There are many divergent jurisprudential opinions on whether non-Muslims should be allowed toenter mosques, or not.
Almost absolute prohibition is advocated by the Maliki madhhab, or school of law or fiqh (jurisprudence). Conditional permission is supported by the Shafi’i and Hanbali madhhabs. And finally, almost absolute permission is endorsed by the Hanafi madhhab.
At any rate, the most correct view is that non-Muslims should be allowed to enter and visit mosques, but under certain conditions.
Those conditions revolve around the following matters: that they are given permission beforehand; that their entering is justifiable; that they are acquainted with the dos and don’ts inside mosques, lest the mosque’s purity and sanctity should become dishonored; and that their whole stay and their activities inside mosques are overseen by Muslims.
The exceptions, of course, are the holy cities of Makkah and Madinah with especially al-Masjid al-Haram in the former and the Prophet’s Mosque in the latter. By divine decrees, access to the two holy cities is restricted to Muslims only.
Indeed, there are many pros and cons in relation to non-Muslims and their entering mosques. However, if properly perceived and effectively made use of, non-Muslims’ entering and visiting mosques could be turned into an excellent avenue and means of da’wah islamiyyah (propagation of and calling people to Islam).
This is especially so today when a majority of Muslim countries and their cities are flocked with non-Muslim visitors and tourists (guests), so much so that there are mosques that are visited more by non-Muslims than Muslims.
The same, furthermore, is relevant above all today when misconceptions and misinterpretations about Islam and Muslims abound, and when Muslims find it very hard to clarify and dispel those errors and misunderstandings.
More often than not, a number of both historical and modern mosques are the target of those people’s touristic visits and attention. Visiting those mosques is a must on many non-Muslim visitors’ list of things to do.
When they come to a Muslim country, most of them do so keen to witness, pay attention to and try to understand only authentic things and issues. After all, they pay handsomely for what they are up to.
Muslims do not have to go to non-Muslims to tell them what Islam actually is, and what and who they actually are. Rather, non-Muslims keep thronging to Muslims’ midst.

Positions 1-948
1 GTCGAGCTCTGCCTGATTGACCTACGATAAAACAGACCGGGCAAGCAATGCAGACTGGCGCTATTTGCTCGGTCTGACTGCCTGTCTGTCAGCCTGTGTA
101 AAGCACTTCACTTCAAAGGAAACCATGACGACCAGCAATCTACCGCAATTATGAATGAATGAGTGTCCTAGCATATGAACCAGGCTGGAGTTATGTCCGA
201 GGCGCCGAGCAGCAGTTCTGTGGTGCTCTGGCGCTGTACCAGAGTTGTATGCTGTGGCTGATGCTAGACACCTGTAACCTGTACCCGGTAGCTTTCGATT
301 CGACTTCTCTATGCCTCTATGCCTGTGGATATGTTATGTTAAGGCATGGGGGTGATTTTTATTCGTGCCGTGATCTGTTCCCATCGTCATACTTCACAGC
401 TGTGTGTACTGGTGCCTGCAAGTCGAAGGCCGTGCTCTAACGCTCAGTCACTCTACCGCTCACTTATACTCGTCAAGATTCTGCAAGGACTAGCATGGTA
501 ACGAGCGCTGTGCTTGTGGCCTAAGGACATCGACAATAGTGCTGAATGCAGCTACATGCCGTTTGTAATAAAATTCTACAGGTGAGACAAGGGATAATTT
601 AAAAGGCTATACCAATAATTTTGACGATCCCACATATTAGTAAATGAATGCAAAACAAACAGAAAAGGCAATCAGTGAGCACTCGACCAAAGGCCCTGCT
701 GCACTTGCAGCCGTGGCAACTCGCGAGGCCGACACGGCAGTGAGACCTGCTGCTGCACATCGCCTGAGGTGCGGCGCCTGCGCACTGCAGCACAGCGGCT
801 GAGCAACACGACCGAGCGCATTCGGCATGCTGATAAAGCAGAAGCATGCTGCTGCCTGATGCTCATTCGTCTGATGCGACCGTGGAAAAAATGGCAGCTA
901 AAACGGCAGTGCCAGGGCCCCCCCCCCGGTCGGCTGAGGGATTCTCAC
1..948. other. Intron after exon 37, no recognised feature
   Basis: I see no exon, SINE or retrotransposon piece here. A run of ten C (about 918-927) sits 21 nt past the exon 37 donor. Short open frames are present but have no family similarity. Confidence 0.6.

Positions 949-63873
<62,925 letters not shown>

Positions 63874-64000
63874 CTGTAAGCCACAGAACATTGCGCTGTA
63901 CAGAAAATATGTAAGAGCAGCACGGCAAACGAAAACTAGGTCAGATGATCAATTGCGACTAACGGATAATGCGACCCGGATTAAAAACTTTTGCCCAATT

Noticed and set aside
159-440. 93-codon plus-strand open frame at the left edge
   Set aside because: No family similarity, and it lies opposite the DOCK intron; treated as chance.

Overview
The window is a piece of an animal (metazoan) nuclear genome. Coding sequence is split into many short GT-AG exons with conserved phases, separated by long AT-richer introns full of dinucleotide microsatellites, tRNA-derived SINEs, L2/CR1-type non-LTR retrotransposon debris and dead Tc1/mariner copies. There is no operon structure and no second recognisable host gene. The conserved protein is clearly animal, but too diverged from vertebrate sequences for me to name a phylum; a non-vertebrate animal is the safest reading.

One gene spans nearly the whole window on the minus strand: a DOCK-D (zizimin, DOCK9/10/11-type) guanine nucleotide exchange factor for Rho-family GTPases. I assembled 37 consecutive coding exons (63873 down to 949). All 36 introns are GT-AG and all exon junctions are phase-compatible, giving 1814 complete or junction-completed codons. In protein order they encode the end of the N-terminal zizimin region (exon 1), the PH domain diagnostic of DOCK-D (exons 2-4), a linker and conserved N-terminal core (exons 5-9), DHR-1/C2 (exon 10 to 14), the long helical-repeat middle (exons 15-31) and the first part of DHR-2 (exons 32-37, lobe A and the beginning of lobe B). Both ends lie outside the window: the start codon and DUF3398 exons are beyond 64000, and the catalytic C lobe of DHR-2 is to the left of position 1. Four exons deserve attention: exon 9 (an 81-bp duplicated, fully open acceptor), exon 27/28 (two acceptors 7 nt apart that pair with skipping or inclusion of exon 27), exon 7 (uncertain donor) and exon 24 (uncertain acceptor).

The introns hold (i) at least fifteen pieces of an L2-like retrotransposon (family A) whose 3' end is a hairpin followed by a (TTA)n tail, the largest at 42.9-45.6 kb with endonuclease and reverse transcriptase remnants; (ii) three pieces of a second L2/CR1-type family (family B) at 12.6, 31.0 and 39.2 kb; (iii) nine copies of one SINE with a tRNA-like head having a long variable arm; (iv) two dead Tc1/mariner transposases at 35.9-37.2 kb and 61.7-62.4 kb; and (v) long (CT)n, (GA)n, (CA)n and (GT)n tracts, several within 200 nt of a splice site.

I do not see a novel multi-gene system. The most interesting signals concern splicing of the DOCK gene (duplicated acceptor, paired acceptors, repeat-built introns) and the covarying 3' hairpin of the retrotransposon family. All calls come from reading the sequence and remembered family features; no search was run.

Hence, Muslims must make the most of the opportunity at hand and promote Islam. A healthy balance between demand and supply is to be created and sustained.
The mosque institutions, travel agencies and various governmental bodies in the Muslim world, should coordinate their sincere and well-devised plans and efforts, and should employ only highly qualified and trained personnel for the purpose of guiding those people — who are not only visitors, but also guests — and for explaining thoroughly a great deal to them about Islam, Muslims, Islamic history, culture and civilization, all of which the mosque institution as a community center unmistakably exemplifies.
Accordingly, each and every “significant and attractive” mosque ought to have a few highly educated and trained guides — in addition to the tourist guides of a same caliber employed by both tourist and government agencies, who will be with the visitors (guests) most of the time from the moment they arrive till they depart — who should speak fluently a couple of leading world languages.
When a group of non-Muslim visitors come to a mosque, a guide will warmly, politely and intelligently welcome them, preferably – if possible – in their own language. He will then accurately and scientifically explain to them about the mosque and what it stands for, along with anything else associated with Islam and Muslims as may be relevant to a particular group of people, or which may arise during a visit and during the ensuing interactions and conversations between a guide and the mosque visitors.
Plenty of free pamphlets and other reading materials in various languages should be made available and distributed to the visitors as per their needs and interests.
The management of a mosque should strive to spur the curiosity and interest of the visitors, leaving then no query, or need, of theirs unfulfilled, or unattended to. The visitors should be admitted inside mosques up to designated points, having been duly informed of, and complied with, a code of ethics for doing so.